3. Citi GPS. (2016). “Digital Disruption: How FinTech is Forcing Banking to a Tipping Point.” [https://www.nist.gov/sites/default/files/documents/2016/09/15/citi_rfi_response.pdf] Accessed November 2018.

4. Boston Consulting Group. (2009). “Women Want More in Financial Services.” [http://image-src.bcg.com/Images/BCG_Women_Want_More_in_Financial_Services_Oct_2009_tcm81-125088.pdf] Accessed November 2018.

5. Ernest & Young. (2017). “Women and wealth: the case for a customized approach.” [https://www.ey.com/Publication/vwLUAssets/EY-women-investors/$FILE/EY-women-and-wealth.pdf] Accessed November 2018.

6. Fast Company (2017) “Gender-Neutral Investing Is A Fallacy, And Ellevest Knows Why.” [https://www.fastcompany.com/40489502/gender-neutral-investing-is-a-fallacy-and-ellevest-knows-why] Accessed November 2018.


Affectiva’s emotion AI humanizes how people and technology interact


Help You Help You: Navient’s New Reliance on Open Innovation

Student comments on Ellevest: Can machine learning reverse gender biases in investment management?

  1. I would be interested to understand why women are unsatisfied with the financial service offerings currently available. Is it related to the way that women consume financial services or that women include other factors outside of traditional return-risk analysis into their investment decisions? Do women consider the social-impact of their investments more important than men? It seems like Ellevest’s challenge will be to sustain differentiation of its offering, since at its core it is identical to other robo-advisors, seeking to generate high returns, while minimizing risk. I also think that Ellevest is uniquely positioned as family composition in the U.S. and globally changes. As divorce rates and single-parent households increase, more women will be making their household investment decisions and will look for an investment advisor that provides them with more flexibility to address their unique life events.

  2. It seems that many consumers, and women in particular seem to prefer a hybrid solution (financial advisors available via phone and email). Do you think that the same technology used in the digital-only option should be the same technology used in the premium option? Since the premium option is combined with a team of live advisors should it allow for greater customization?

  3. I had not heard of robo financial advisors and found the concept interesting. It is interesting to think about how robo advisors could be deployed to better serve female investors. I like the idea of a women-centric product. I am skeptical that machine learning alone will reverse gender biases, but if thoughtful humans are creating the training, perhaps it is possible.

  4. While I am not a user, I have followed ElleVest for a while. While working at Fidelity, I –along with a few woman in my floor– started a group called “Invest Like a Girl” to help each other out with our personal investments. We felt that the investing world has a huge barrier to entry. We wanted more support in the process of making our first investment and a community feel. Thus, I think that the mission ElleVest is after is very important. That said, I am not sure that they should limit the target population to woman. To me, it is just a more human approach to investing. One that understands is users and is welcoming to all the situations in your life. When thinking about AI and your question of can AI deliver better results, I really don’t know. Like Prof. Loveman said, never say anything stupid about the stock market. Getting Alpha some would argue is impossible. What I do think is possible is using the technology to better understand patters in our lives and account for them.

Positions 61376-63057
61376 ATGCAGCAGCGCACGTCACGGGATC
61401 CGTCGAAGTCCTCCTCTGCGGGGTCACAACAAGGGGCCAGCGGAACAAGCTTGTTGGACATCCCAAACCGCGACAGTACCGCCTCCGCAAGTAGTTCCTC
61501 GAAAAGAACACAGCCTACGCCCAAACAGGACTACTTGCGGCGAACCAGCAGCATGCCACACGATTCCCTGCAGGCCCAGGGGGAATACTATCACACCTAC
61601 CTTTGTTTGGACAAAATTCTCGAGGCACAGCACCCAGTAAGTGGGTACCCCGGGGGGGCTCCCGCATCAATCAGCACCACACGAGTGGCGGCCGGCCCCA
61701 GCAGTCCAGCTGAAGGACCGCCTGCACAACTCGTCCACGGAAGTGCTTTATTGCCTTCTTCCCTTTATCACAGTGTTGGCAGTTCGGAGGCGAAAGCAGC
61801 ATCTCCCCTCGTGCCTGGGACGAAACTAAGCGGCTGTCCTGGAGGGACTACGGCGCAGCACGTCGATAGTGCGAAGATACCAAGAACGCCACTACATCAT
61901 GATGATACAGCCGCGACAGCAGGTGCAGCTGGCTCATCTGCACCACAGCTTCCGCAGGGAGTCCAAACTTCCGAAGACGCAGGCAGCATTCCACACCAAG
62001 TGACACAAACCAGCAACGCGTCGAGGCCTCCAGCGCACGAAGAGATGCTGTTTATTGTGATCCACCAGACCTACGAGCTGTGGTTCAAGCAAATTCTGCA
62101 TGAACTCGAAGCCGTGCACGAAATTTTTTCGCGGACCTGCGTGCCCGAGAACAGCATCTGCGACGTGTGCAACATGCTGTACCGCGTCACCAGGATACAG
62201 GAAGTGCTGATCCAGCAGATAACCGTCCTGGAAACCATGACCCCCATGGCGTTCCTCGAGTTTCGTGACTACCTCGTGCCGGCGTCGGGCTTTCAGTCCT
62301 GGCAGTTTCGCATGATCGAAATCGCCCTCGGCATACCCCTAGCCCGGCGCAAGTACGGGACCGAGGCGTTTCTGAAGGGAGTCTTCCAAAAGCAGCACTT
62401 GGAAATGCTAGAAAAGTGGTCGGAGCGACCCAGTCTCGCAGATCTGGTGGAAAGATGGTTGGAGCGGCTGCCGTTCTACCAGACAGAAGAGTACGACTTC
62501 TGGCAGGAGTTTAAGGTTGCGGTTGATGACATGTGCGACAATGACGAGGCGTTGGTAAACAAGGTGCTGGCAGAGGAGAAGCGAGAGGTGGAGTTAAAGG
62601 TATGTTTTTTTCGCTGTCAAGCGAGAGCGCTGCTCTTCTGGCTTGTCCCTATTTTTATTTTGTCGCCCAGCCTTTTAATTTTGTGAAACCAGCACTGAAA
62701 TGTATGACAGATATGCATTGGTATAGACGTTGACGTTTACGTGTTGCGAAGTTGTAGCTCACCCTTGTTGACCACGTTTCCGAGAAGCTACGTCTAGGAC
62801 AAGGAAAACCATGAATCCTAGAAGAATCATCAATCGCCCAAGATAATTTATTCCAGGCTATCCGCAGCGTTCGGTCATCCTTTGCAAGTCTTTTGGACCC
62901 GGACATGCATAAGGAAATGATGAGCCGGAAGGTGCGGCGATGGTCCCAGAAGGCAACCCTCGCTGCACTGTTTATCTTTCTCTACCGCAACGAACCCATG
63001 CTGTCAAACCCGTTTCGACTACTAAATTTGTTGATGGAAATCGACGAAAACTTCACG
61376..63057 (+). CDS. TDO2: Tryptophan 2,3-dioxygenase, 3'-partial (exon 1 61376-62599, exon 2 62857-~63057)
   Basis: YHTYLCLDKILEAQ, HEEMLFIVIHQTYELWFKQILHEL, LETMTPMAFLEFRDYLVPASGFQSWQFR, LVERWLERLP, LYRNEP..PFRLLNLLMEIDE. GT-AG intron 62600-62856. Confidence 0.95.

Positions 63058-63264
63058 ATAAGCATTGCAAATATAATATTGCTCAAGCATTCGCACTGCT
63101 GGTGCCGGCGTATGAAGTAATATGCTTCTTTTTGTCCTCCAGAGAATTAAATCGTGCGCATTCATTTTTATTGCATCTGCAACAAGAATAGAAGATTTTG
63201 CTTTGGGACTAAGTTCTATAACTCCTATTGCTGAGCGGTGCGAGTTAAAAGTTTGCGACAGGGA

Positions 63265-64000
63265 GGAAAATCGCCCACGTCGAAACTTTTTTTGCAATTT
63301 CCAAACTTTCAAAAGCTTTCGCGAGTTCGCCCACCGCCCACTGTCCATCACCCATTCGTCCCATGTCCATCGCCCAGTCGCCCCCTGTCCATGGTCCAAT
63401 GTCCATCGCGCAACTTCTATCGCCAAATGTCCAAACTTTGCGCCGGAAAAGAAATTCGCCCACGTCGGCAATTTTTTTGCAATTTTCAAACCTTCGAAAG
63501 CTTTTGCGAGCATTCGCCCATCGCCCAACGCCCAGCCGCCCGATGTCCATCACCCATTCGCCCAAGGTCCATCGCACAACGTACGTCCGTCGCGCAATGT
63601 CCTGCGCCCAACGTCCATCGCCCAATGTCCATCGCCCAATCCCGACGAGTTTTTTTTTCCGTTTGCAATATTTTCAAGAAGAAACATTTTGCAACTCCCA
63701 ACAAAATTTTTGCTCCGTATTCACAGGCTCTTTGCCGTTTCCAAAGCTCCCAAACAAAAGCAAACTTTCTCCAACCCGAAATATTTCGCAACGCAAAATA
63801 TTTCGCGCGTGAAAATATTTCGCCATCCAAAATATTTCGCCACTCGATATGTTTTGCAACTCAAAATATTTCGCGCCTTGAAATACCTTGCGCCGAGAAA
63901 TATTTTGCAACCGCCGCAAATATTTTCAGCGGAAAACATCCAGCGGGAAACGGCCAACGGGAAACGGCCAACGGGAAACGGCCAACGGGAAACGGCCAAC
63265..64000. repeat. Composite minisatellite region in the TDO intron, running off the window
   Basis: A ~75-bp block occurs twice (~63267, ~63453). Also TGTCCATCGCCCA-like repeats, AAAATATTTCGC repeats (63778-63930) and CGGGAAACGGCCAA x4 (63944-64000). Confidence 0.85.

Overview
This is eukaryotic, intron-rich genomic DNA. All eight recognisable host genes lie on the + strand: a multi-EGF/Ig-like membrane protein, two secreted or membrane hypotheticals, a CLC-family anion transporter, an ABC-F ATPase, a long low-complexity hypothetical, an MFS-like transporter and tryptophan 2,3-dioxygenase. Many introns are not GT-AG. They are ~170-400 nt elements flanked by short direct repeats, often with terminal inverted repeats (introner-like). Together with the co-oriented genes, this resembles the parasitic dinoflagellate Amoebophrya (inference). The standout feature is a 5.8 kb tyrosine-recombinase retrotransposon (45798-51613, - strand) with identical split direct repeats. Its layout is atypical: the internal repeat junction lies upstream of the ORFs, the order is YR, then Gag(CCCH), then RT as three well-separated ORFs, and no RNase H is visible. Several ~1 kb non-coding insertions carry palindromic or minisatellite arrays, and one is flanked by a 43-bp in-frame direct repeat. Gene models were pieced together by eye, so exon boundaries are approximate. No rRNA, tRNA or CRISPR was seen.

5. I would like to know why women are unsatisfied with current financial offerings?

    Also, from personal experience, I worked both for male and female partners at an investment advisor and we had both male and female clients of different ages and points in their lives. I would really like to understand how this platform is actually individualizing its investment strategies towards women that the other robo-advisors or actual advisors couldn’t/don’t do? (other than marketing themselves as a platform for woman investments?)

  6. This is an interesting read. As you mentioned, the gender gap remains a critical issue in society, and any solution that helps bridge that gap and drive greater inclusion of women in the workplace undoubtedly serves a very important need. Similar to what others have mentioned above, it would be very helpful to understand what exactly women do not like in the current offerings to ensure that the Ellevest solution is delivering on these specific needs and differentiating itself in the right way to serve its target market. Furthermore, it is most critical that the offering is at least as good as the others on the market from a functionality perspective to ensure that it does not in anyway disadvantage the women who choose to use it. To address your question on using machine learning to reverse gender biases, I am not quite sure that machine learning alone can be the solution, as most of the challenge lies in changing the fundamental perceptions and constructs of society as a whole. However, I do feel that if such digital solutions are implemented in the right way they can help get us there faster!

Leave a comment